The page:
Kirtland Safety Society Discounted Notes, circa January 1837
Kirtland Safety Society, Discounted Notes, , Geauga Co., OH, ca. Jan. 1837; handwriting of , , and unidentified scribes; docket in handwriting of ; fourteen pages; JS Office Papers, CHL.
The was formed in November 1836; however, the institution did not open for business or operate a banking house until January 1837. When the bank opened to the public, sometime between 4 and 7 January, the clerks began keeping a record, which they titled “List of notes for discounting.” This record consists of sequential numbers recorded in categories labeled “No. [number] 1,” “No. 2,” and “No. 3.” The list comprises seven loose sheets.
Discounting was a nineteenth-century banking term, most commonly describing the practice wherein banks accepted banknotes from other financial institutions and paid a lower amount than the face value of the note. This discount depended on the distance from the originating bank, the perceived credibility of that bank, and the difficulty the bank receiving the note might face in redeeming it.
Because there are few surviving records for the Safety Society, it is unclear if those involved in the Safety Society used the term “discounting” in the same way as other banks. If the title referred to the common form of discounting, then the numbers in the list would have corresponded with numbers written on the banknotes received by the Safety Society. Alternatively, the Safety Society may have applied some form of discounting to its own notes when they were issued for a loan or exchanged for specie, in which case the numbers on the list may represent serial numbers that clerks assigned to Safety Society notes as they were distributed or redeemed. In this case, the three categories used in the list may signify the one-dollar, two-dollar, and three-dollar denominations of Kirtland Safety Society notes. Another possibility is that the categories may refer more broadly to the three formats of uncut printed sheets of Safety Society notes, which clerks appear to have filled out sequentially, regardless of denomination.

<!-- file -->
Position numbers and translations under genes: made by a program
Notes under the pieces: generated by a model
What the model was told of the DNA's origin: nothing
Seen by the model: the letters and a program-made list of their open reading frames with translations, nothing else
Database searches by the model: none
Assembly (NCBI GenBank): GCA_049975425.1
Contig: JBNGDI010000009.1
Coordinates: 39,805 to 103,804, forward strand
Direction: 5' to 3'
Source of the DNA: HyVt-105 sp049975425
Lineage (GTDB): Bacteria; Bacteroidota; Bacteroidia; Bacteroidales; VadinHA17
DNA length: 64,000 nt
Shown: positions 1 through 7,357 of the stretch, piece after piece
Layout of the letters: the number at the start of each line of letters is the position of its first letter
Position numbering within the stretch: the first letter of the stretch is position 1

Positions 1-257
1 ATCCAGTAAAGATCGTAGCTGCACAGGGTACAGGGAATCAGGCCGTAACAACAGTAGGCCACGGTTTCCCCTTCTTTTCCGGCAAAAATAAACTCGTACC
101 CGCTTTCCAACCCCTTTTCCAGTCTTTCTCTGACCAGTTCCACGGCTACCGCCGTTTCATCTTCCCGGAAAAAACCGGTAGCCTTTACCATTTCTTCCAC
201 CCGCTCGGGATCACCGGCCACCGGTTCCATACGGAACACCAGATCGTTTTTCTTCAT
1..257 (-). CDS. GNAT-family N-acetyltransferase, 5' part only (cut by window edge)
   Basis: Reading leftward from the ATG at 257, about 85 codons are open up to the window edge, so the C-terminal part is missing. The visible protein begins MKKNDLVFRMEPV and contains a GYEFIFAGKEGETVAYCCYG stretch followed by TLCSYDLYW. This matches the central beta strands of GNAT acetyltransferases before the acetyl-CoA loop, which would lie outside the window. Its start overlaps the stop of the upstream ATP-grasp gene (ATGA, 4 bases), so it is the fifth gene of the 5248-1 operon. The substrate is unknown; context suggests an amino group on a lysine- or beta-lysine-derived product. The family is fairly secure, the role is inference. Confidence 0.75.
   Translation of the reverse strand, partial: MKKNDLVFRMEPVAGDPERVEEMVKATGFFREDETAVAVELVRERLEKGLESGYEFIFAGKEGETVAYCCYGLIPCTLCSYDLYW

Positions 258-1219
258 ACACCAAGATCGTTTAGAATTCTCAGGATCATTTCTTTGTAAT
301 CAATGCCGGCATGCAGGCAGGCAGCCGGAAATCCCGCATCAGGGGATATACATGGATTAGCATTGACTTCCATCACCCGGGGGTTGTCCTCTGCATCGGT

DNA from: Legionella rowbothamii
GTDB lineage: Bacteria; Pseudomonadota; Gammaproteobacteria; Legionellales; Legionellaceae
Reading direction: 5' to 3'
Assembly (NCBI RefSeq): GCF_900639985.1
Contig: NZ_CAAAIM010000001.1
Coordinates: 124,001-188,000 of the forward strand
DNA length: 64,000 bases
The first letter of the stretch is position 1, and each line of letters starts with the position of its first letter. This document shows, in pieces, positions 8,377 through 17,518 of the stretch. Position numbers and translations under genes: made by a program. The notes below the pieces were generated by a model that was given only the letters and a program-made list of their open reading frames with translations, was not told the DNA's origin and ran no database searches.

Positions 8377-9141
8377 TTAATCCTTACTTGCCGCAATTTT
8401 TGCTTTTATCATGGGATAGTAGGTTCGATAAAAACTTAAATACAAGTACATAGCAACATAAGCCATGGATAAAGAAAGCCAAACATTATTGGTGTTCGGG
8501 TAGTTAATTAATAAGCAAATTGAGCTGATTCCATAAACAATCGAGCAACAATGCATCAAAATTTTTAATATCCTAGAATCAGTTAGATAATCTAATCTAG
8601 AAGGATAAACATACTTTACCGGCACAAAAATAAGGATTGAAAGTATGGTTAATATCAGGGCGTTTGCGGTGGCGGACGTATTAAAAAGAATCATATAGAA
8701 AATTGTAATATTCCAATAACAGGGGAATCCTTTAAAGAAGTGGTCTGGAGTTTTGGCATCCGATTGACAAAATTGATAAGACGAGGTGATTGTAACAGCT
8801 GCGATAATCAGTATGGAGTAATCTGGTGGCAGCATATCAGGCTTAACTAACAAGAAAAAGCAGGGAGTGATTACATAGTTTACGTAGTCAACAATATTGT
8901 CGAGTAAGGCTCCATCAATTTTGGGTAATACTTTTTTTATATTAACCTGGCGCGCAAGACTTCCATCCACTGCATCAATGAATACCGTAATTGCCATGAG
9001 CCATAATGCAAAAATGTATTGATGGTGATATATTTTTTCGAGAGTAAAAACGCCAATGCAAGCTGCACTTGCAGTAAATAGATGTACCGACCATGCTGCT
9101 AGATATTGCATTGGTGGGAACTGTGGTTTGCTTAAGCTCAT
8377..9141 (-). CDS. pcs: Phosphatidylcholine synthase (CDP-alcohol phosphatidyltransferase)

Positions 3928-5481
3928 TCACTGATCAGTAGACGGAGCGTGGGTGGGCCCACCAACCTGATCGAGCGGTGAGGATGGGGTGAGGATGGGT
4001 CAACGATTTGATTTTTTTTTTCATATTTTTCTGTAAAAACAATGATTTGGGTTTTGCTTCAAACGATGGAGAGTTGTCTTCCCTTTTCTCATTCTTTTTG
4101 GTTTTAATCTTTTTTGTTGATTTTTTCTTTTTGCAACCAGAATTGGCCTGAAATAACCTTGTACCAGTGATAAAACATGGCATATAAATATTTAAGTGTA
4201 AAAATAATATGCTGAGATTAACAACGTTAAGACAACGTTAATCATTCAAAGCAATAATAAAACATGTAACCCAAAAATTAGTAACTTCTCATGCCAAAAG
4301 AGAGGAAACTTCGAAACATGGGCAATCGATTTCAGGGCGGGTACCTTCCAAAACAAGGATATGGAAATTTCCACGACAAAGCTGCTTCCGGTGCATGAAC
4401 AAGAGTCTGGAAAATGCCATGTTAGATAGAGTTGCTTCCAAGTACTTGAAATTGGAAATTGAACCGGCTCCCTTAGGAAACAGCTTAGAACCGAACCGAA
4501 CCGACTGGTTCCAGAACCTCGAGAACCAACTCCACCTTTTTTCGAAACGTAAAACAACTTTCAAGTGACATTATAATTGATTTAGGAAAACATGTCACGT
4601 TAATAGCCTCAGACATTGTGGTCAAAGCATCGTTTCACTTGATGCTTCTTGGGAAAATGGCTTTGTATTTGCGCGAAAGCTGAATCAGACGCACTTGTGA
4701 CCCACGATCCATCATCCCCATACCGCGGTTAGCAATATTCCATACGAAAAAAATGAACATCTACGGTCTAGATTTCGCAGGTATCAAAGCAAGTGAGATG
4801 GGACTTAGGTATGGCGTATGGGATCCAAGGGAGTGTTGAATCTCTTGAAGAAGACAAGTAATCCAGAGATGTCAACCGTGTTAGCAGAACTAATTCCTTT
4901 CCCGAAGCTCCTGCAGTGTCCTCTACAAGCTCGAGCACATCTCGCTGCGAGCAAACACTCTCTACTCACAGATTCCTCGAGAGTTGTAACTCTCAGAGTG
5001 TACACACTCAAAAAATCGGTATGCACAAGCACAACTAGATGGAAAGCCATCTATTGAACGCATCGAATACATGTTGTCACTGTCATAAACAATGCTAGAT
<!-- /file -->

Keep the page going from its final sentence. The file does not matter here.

The page order for the seven loose pages of numbers that comprise the “List of notes for discounting” has been changed to reflect the creation order of the record and therefore deviates from the order in which the record was archived at the Church History Library.
Bodenhorn, State Banking in Early America, 48–49; Murphy, Other People’s Money, 58–59, 90. A less common form of discounting related to the issuing of loans. When a bank would issue a loan, it would subtract a set percentage from the loan amount, which usually represented interest, as a discount. For example, if an individual took out a loan for $1,000, and the bank applied a ten percent discount, the loan recipient would receive $900. (See JSP, D5:286n11; Kirtland Safety Society Notes, 4 Jan.–9 Mar. 1837; and Hill, Rooker, and Wimmer, Kirtland Economy Revisited, 55.
Bodenhorn, Howard. State Banking in Early America: A New Economic History. New York: Oxford University Press, 2003.
Murphy, Sharon Ann. Other People’s Money: How Banking Worked in the Early American Republic. Baltimore: John Hopkins University Press, 2017.
JSP, D5 / Rogers, Brent M., Elizabeth A. Kuehn, Christian K. Heimburger, Max H Parkin, Alexander L. Baugh, and Steven C. Harper, eds. Documents, Volume 5: October 1835–January 1838. Vol. 5 of the Documents series of The Joseph Smith Papers, edited by Ronald K. Esplin, Matthew J. Grow, and Matthew C. Godfrey. Salt Lake City: Church Historian’s Press, 2017.
Hill, Marvin S., C. Keith Rooker, and Larry T. Wimmer. The Kirtland Economy Revisited: A Market Critique of Sectarian Economics. Provo, UT: Brigham Young University Press, 1977.
Each uncut printed sheet comprised four notes, with different series of denominations. The first sheet included two one-dollar notes, one two-dollar note, and one three-dollar note. The second sheet included three five-dollar notes and one ten-dollar note. The third sheet is not extant, but likely included the twenty-dollar note, fifty-dollar note, and one hundred-dollar note. In the few extant uncut sheets of notes, clerks filled out the relevant information, including the serial numbers, for all the notes before cutting the sheet into four separate notes. (See Kirtland Safety Society Notes, 4 Jan.–9 Mar. 1837.)